Nevada Releases Diabetes Drug Transparency Report and Passes SB262 Adding Asthma Drugs to the Report
We have previously written about the law in Nevada requiring reporting for pharmaceutical representatives and the law that requires patient advocacy organizations to report all payments they receive from industry, regardless of the nature of the payment. At the end of May 2019, Nevada released a report on drug transparency for diabetes drugs. The report showed that for 2018 price the increase was significantly less than the increase in 2017.
In addition, the Nevada Governor signed SB 262 into law, expanding that mandated diabetes price reporting to include reporting on asthma medications.
The Drug Transparency Report
On May 31, 2019, the Nevada Department of Health and Human Services (DHHS) released the “Drug Transparency Report: 2019 Essential Diabetes Drugs.” As required by a 2017 law, the report is compiled based on information submitted by manufacturers and pharmacy benefit managers (PBMs) and highlights the price of prescription drugs that appear on the list curated by the Department. It includes reasons for any price increases and the impact of those prices on overall spending on prescription drugs in Nevada.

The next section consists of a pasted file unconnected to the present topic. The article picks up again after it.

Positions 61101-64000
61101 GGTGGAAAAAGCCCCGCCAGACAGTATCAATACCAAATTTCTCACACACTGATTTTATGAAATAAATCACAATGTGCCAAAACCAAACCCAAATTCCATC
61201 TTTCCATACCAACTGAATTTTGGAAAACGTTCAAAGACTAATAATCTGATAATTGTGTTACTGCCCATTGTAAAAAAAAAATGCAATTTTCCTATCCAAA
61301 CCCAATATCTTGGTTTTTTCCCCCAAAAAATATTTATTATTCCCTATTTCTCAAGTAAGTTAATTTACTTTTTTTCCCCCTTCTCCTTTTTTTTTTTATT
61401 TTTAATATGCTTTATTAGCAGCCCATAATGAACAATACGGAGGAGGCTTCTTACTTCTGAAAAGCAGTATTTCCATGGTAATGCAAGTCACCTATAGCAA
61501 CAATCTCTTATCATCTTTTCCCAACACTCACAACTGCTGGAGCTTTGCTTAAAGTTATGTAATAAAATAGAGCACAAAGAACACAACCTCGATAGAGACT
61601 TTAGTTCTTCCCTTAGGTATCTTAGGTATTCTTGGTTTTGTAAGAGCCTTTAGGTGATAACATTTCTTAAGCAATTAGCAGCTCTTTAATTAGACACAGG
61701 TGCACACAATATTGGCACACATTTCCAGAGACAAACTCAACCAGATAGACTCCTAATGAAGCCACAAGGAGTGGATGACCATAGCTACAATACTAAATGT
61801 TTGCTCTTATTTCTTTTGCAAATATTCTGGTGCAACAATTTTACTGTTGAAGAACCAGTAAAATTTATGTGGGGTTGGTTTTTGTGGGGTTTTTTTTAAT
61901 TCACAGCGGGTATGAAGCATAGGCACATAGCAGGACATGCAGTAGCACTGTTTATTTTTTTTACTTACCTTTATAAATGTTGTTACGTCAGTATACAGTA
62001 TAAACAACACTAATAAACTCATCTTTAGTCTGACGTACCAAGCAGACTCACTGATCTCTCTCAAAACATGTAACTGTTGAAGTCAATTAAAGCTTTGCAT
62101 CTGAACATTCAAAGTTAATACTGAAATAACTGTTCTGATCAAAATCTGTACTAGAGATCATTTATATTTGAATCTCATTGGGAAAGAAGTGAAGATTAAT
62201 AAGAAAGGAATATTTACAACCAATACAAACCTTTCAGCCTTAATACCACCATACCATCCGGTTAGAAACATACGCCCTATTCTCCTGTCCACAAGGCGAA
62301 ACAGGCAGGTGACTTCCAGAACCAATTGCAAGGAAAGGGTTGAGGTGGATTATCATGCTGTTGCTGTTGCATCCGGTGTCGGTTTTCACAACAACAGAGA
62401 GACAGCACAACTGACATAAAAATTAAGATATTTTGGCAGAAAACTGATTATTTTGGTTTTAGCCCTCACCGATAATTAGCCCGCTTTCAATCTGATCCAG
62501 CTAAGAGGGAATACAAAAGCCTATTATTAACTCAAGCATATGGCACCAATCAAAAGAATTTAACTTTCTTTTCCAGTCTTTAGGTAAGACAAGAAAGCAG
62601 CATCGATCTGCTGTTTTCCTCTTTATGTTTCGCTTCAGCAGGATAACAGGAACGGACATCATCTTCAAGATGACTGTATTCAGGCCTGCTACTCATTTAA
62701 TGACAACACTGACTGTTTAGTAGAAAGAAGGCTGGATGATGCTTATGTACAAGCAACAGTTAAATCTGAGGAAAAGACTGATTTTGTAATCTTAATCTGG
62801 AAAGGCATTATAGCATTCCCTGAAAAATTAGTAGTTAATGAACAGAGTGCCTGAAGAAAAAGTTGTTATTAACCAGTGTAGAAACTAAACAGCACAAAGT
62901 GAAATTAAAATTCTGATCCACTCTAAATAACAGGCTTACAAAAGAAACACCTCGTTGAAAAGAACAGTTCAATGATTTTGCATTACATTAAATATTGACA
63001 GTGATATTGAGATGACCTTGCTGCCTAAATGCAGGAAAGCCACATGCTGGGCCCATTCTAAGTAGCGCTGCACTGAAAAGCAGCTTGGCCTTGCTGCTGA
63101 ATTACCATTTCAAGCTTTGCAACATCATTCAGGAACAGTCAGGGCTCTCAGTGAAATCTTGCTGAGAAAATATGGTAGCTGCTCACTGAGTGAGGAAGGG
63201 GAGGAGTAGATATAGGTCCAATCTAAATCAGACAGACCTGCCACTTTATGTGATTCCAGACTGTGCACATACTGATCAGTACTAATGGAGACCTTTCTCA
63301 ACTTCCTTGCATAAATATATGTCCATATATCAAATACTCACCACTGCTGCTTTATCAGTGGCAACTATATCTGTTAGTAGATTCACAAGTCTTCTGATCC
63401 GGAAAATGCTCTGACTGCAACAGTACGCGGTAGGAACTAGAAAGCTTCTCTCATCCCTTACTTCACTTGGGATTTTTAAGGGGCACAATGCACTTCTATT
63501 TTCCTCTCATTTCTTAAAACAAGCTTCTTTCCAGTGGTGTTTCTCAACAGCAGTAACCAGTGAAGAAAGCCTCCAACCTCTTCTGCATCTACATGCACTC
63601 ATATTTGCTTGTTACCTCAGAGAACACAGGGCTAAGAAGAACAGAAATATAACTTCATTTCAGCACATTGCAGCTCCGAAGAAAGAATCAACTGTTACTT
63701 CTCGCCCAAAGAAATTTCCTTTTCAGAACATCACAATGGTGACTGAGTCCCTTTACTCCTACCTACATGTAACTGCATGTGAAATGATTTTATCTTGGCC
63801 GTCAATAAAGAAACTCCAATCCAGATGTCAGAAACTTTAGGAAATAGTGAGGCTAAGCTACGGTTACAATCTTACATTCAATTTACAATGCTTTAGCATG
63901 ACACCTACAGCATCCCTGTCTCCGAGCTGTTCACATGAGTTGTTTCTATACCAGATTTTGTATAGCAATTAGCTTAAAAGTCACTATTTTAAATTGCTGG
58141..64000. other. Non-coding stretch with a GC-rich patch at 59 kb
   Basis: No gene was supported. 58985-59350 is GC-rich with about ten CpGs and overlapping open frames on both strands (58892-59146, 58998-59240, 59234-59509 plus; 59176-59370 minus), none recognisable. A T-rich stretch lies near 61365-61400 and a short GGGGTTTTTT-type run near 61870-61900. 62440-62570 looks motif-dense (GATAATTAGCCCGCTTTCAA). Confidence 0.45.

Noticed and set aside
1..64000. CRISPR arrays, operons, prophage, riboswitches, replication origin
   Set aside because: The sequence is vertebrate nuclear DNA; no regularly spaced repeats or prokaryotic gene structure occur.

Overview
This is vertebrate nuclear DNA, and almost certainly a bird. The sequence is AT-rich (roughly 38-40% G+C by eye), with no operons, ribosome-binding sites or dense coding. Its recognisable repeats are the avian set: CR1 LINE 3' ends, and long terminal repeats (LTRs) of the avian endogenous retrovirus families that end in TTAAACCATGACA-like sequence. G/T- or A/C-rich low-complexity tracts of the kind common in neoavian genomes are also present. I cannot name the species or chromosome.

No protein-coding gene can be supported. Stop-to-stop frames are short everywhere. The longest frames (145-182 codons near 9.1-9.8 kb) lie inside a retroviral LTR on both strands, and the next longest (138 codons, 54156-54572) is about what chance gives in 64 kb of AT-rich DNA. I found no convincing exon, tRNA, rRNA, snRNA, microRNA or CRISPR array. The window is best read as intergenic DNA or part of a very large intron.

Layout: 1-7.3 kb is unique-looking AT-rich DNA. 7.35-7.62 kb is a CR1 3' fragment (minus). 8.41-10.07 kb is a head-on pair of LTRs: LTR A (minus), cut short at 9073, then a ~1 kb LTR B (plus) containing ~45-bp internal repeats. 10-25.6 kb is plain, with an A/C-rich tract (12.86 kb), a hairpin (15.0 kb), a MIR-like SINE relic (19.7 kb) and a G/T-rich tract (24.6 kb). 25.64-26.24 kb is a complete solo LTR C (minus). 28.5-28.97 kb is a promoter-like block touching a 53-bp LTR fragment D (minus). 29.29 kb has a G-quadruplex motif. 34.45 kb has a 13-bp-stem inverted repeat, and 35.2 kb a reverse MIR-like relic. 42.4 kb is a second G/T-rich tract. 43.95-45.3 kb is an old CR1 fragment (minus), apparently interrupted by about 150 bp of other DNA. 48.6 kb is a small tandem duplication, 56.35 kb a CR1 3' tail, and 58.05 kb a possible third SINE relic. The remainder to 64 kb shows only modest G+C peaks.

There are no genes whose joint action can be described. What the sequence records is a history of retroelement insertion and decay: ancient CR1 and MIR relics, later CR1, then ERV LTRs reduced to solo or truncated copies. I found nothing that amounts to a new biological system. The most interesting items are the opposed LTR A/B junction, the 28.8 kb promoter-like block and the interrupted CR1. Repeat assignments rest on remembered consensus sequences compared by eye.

For the 2019 essential diabetes drug (EDD) list created by DHHS, there were 695 National Drug Codes (NDCs), each of which represents a specific drug formulation, dosage, and packaging specification. Of those, there were 52 distinct nonproprietary drugs.
To identify which EDDs experienced a significant price increase, DHHS compared the percentage price increase of the drug from 2017 and 2018 calendar years to the Consumer Price Index (CPI) Medical Care Component. As noted in the below table, 155 of the listed EDDs (22%) experienced a significant price increase during that period.
DHHS further analyzed the frequency of significant price increases over the time periods analyzed and found that roughly 60% (93) of the EDDs that experienced a significant price increase had a qualifying increase during both the one- and two-year periods.